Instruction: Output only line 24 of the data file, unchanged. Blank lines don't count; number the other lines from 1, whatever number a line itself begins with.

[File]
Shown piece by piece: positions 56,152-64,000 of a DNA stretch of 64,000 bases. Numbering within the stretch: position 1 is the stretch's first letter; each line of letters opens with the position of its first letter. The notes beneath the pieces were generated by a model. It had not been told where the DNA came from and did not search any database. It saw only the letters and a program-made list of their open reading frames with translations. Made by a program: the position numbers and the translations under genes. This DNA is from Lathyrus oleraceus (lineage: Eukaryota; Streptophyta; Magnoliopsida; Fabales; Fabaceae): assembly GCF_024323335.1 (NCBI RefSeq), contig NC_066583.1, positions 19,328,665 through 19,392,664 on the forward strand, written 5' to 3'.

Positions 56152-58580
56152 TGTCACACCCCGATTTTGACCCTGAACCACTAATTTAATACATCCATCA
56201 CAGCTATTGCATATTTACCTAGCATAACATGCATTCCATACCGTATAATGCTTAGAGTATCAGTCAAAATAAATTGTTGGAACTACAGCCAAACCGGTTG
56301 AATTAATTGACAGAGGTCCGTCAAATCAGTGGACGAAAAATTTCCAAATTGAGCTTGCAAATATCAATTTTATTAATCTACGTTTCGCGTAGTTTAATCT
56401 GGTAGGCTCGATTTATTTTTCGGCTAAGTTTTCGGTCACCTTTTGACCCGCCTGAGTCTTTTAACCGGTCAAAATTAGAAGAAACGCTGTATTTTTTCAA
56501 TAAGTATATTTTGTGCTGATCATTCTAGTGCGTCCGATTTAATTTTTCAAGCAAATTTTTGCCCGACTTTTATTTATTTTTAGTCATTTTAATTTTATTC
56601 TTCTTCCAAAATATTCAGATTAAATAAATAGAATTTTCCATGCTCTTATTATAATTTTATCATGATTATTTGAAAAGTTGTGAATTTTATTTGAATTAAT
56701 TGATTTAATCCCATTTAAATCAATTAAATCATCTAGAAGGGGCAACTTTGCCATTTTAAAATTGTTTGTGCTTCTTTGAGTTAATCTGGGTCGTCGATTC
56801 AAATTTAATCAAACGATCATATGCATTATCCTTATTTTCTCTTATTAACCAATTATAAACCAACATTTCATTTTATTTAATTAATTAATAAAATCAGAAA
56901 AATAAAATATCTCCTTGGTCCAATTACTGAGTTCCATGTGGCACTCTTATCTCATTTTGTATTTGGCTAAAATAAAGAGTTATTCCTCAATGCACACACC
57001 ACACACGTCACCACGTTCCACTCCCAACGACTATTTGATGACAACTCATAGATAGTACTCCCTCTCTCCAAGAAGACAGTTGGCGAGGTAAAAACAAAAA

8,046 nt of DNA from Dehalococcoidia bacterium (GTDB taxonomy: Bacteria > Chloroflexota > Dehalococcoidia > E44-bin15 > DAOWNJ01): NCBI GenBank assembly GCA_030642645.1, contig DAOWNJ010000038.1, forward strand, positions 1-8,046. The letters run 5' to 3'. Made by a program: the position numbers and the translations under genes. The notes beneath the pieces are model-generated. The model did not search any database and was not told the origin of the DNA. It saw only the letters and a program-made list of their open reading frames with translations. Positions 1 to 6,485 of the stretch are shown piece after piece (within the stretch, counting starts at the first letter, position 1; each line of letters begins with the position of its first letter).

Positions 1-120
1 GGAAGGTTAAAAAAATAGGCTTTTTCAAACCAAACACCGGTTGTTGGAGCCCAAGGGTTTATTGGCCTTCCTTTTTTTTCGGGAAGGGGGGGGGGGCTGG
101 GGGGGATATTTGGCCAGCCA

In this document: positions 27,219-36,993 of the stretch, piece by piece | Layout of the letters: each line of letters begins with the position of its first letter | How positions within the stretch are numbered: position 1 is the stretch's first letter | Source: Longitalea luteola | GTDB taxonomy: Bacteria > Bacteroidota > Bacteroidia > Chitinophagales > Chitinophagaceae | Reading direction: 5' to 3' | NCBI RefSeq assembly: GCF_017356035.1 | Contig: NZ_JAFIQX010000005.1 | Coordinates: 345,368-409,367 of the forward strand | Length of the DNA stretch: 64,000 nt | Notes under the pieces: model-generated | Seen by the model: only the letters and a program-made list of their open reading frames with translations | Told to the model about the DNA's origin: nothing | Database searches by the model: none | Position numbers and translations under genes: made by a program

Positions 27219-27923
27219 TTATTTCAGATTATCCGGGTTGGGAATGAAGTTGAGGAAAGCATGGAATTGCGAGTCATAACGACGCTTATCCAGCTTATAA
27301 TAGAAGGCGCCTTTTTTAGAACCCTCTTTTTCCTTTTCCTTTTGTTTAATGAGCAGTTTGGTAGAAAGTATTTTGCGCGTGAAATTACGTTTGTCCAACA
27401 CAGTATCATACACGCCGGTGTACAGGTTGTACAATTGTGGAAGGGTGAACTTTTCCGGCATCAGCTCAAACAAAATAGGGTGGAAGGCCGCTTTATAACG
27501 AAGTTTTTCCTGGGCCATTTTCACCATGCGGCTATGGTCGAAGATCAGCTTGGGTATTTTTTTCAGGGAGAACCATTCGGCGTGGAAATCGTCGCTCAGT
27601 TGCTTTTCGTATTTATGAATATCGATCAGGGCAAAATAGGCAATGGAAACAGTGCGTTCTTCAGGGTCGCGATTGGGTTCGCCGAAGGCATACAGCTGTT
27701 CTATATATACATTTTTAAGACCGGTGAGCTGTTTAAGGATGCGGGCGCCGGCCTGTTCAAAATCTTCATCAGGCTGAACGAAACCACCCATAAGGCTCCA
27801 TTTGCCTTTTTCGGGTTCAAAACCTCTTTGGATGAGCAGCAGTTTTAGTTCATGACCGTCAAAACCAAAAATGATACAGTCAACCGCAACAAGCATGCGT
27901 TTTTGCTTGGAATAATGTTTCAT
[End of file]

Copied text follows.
27701 CTATATATACATTTTTAAGACCGGTGAGCTGTTTAAGGATGCGGGCGCCGGCCTGTTCAAAATCTTCATCAGGCTGAACGAAACCACCCATAAGGCTCCA